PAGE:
During the past few weeks we’ve gotten the bulk of our construction work underway. After more than two years of planning, designing and chipping away at various parts of the project we are finally reaching the homestretch leading up to opening. The construction crew has been digging trenches for plumbing in the restaurant, building footings in the basement to support our brewing equipment, tapping into the downtown water main and prepping for the next 1,000 things that need to get done before we open in July. Our beer offerings are set, the menu is being finalized and each day we are more and more excited to open the doors and start serving people from all over Des Moines! Thanks for following our progress, more to come!
In the 1950s Walnut St. was the commercial hub in Des Moines. It was the preferred location for shopping, gathering and to be seen. Now it is a major part of the transportation infrastructure of the city, but little else. The vacancy of the Younker’s building, the departure of Aviva and the prohibition of vehicular traffic have done little to help the life of the street. It seems, however, as if this is all about to change. Seeing as we are the newest residents of Walnut St., we have taken a great interest in the upcoming project. Exciting things are ahead, follow the link below to learn more!
From the 1920s through the mid-1940s, The F.W. Fitch Company dominated much of the shampoo industry in the United States. This firm cemented Des Moines’ reputation as a leader for the personal care products industry in the United States. Completed in 1917, the Main Building marks the beginning of the firm as a national manufacturer of personal care products. By the 1920s, the F.W. Fitch Company had a product line of more than a dozen products including, “Mentho-Pep,” a utility personal care product used as an after-shave lotion, mouthwash, or treatment for insect bites and sunburn. The soap plant, top left, built in 1929, allowed the Fitch Co. to begin production on its own line of soap.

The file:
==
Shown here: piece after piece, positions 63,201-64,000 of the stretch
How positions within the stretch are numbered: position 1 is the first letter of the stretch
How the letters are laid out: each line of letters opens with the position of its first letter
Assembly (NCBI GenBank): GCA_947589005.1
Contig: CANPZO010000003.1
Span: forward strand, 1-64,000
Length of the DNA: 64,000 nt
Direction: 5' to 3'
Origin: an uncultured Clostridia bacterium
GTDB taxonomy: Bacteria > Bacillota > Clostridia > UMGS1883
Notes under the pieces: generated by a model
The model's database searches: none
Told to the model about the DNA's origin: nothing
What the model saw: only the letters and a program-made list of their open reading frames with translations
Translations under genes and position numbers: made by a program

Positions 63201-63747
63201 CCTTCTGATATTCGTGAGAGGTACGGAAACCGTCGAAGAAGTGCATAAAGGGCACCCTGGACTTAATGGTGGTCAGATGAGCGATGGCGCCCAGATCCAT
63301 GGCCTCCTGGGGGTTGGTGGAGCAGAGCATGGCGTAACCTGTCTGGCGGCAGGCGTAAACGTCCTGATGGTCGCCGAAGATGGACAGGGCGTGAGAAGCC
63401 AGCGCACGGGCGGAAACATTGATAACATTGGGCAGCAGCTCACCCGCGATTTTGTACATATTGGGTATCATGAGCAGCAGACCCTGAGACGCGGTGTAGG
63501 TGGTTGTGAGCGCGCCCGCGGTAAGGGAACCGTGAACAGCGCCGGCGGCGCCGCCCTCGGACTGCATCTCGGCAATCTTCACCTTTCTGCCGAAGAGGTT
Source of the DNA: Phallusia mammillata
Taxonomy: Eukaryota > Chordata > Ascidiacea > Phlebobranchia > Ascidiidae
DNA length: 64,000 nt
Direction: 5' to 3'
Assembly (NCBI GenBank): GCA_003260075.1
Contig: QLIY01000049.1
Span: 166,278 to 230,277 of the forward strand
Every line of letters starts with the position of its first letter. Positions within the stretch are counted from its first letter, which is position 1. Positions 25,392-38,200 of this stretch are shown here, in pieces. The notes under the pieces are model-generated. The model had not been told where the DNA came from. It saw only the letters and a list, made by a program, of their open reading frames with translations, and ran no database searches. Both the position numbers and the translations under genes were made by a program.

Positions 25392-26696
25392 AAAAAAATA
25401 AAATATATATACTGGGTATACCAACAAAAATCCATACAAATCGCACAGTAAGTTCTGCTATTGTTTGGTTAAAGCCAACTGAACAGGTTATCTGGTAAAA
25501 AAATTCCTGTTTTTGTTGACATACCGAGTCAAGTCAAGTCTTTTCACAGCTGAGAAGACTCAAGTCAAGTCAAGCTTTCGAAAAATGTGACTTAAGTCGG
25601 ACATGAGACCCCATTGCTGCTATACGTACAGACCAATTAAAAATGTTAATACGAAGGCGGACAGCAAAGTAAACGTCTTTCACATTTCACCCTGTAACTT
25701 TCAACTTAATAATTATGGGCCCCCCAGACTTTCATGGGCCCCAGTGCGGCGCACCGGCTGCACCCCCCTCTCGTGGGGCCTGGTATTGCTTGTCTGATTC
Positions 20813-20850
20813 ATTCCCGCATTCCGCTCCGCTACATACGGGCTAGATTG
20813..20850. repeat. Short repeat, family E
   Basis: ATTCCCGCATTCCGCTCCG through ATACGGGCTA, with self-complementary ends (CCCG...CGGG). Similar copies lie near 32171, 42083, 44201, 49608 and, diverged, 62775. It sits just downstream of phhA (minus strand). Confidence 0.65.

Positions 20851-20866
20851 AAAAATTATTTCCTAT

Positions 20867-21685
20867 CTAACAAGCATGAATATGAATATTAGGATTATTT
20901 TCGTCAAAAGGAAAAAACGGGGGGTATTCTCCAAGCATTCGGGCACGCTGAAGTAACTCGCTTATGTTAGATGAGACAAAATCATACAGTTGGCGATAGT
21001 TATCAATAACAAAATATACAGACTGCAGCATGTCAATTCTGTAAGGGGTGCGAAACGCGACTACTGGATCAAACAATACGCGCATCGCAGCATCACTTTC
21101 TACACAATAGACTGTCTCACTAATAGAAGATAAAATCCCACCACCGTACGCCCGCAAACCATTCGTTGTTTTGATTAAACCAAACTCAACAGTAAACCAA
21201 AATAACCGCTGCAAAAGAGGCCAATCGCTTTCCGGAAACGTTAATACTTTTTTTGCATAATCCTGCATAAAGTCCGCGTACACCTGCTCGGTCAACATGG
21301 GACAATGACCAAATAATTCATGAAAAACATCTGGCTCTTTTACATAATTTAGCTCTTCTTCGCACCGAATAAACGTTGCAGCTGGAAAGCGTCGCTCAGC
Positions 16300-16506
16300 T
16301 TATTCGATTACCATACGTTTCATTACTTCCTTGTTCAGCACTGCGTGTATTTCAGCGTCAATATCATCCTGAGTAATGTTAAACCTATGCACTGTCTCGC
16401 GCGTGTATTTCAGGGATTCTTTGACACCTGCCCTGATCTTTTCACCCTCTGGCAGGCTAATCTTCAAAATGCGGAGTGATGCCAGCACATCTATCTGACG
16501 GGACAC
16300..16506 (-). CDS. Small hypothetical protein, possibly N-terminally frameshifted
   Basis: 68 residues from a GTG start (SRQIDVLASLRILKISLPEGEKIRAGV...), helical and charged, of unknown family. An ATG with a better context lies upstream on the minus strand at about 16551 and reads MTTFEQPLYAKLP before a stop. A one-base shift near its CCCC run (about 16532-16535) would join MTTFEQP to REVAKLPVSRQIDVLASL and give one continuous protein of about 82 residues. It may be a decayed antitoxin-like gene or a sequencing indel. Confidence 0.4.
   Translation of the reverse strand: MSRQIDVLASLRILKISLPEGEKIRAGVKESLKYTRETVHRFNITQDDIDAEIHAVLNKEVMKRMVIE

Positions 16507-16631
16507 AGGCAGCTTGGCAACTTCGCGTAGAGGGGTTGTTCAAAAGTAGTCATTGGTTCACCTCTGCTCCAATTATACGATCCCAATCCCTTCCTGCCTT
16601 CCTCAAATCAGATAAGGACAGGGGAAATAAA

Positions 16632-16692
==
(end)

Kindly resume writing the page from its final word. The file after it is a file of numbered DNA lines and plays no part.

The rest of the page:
By 1945, the firm’s payroll had swelled to 400 workers. Following World War II, however, The F.W. Fitch Co. experienced a steep decline in sales. The loss of contracts with the U.S. Army following the end of the war, substantial construction costs associated with a new plant and the on-going expense to sponsor Fitch’s Bandwagon drained the firm’s cash flow in an unsustainable hemorrhage. The Fitch Co. sold its assets to Grove Laboratories in 1949.
The main building is currently occupied by a wide variety of tenants from artists to entrepreneurs. The Soap Building and the attached Annex were abandoned and in a state of disrepair when the Exile team began looking for a place to call home more than a year ago. There were certainly other locations around Des Moines better suited for a brewery, but none with the history and character of the F.W. Fitch Soap Building. This company helped put Des Moines on the map in the 1930′s and was once a landmark in the city. While Des Moines is no longer striving for recognition, thanks Forbes, we believe that this economically depressed neighborhood can be restored to its former luster. Through a dedication to tradition and quality, Exile Brewing Co. hopes to become synonymous with the city of Des Moines in the same way the Fitch Co. once was. We are proud to call Des Moines home. We hope Des Moines will soon be proud to call us its own.